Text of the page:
Because I've always felt a wonder at old photographs not easy to explain. Maybe I don't need to explain; maybe you'll recognize what I mean. I mean the sense of wonder, staring at the strange clothes and vanished backgrounds, at knowing that what you're seeing was once real. That light really did reflect into a lens from these lost faces and objects. That these people were really there once, smiling into a camera. You could have walked into the scene then, touched those people, and spoken to them. You could actually have gone into that strange outmoded old building and seen what now you never can - what was just inside the door.

The wonder is even stronger with old stereoscopic views - the almost, but not quite, identical pair of photographs mounted side by side on stiff cardboard, that, looked at through the viewer, give a miraculous effect of depth. It's never been a mystery to me why the whole country was once crazy about them. Because the good ones, the really clear sharp photographs, are so real: Insert a view, slide it into focus, and the old scene leaps out at you, astonishingly three-dimensional. And then, for me, the awe becomes intense. Because now you really see the arrested moment, so actual it seems that if you watch intently, the life caught here must continue. That the raised horse's hoof so startlingly distinct in the foreground must move down to the solidness of pavement below it again; those carriage wheels revolve, the girl walk closer, the man move on out of the scene. The feeling that the tantalizing reality of the vanished moment might somehow be seized - that if you watch long enough you might detect that first nearly imperceptible movement - is the answer to the question Kate has asked me more than once: "How can you sit there so long--you hardly move! - staring endlessly at the very same picture?"

12 March, 2011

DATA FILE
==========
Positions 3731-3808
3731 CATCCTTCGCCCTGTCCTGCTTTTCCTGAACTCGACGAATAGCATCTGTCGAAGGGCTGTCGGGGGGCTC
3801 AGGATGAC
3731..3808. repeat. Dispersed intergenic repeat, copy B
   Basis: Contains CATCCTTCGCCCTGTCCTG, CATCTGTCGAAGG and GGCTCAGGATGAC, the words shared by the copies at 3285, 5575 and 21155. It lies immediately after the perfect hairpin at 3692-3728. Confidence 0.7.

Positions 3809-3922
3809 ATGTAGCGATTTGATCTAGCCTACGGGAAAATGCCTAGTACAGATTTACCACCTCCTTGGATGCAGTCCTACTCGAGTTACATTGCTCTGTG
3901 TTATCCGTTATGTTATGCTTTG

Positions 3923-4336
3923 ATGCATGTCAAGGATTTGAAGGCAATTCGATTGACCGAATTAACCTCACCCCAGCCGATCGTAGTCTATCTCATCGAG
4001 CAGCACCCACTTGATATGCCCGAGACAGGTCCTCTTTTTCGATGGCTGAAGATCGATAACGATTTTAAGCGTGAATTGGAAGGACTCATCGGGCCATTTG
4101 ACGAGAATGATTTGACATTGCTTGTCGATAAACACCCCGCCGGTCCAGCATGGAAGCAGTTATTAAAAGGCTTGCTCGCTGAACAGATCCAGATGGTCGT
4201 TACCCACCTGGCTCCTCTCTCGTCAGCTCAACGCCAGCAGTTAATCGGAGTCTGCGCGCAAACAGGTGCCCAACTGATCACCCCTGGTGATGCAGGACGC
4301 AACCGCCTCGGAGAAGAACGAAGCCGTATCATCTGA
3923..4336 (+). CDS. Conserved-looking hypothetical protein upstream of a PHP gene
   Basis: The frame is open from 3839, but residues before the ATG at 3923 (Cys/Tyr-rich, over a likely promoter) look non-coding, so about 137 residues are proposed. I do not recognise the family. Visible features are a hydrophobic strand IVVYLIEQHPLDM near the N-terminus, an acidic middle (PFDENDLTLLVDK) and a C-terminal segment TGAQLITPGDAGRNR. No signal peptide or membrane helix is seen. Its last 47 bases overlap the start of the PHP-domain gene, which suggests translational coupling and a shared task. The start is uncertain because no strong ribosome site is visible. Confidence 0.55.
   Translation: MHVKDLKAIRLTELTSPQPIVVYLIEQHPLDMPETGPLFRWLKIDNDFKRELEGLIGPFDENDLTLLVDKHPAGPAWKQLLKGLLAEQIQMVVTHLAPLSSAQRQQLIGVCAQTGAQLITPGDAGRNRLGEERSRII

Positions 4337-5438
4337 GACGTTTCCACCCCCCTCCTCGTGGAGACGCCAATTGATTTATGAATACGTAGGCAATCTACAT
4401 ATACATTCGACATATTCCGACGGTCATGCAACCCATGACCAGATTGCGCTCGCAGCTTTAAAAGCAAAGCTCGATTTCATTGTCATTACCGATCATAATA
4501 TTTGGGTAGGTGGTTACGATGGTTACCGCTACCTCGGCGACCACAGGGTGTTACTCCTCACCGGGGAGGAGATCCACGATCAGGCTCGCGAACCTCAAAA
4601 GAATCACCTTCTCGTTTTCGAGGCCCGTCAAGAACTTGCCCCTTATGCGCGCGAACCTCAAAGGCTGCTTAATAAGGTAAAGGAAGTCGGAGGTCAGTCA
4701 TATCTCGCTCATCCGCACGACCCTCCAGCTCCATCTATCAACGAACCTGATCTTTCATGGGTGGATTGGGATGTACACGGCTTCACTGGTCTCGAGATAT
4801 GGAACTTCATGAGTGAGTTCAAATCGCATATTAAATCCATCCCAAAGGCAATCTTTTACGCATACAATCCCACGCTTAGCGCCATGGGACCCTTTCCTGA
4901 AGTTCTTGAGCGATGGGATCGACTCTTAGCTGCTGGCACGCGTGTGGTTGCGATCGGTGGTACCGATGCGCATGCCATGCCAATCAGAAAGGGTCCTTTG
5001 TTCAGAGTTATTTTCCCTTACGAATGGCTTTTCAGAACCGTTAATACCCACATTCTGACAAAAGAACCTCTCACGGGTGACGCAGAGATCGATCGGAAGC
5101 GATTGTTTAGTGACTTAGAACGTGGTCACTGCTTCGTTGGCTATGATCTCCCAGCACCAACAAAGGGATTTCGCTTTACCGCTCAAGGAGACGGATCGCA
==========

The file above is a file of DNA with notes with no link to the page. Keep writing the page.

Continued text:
A group of friends

These tintypes fascinated me when I bought them. In many of the photographs from this early period, people look so serious, rather like the photographer told them not to smile. This group appear to be having fun, smiling, and look like the sort of people I would like to meet. They are reaching out of the past making my time travel much easier. I would love to know who they are (one man looks like an ancestor of the English actor Charles Dance).

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I don't know all that much about Tintype photographs other than the fact that there is no negative as there is in photography with film. The image on the Tintype is a mirror image and rather dark. You can see the original scan of the six images below. In my "framed" adjusted images I have flipped them to make them appear like modern photographs, and lightened them.
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Because there was no negative, I wonder if it was possible to make a copy print? Some of the Tintypes appear to be the same - how quickly could two images be taken by the photographer? If you know the answers please send me a message on this blog.

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The original Tintypes as scanned (click image to enlarge).


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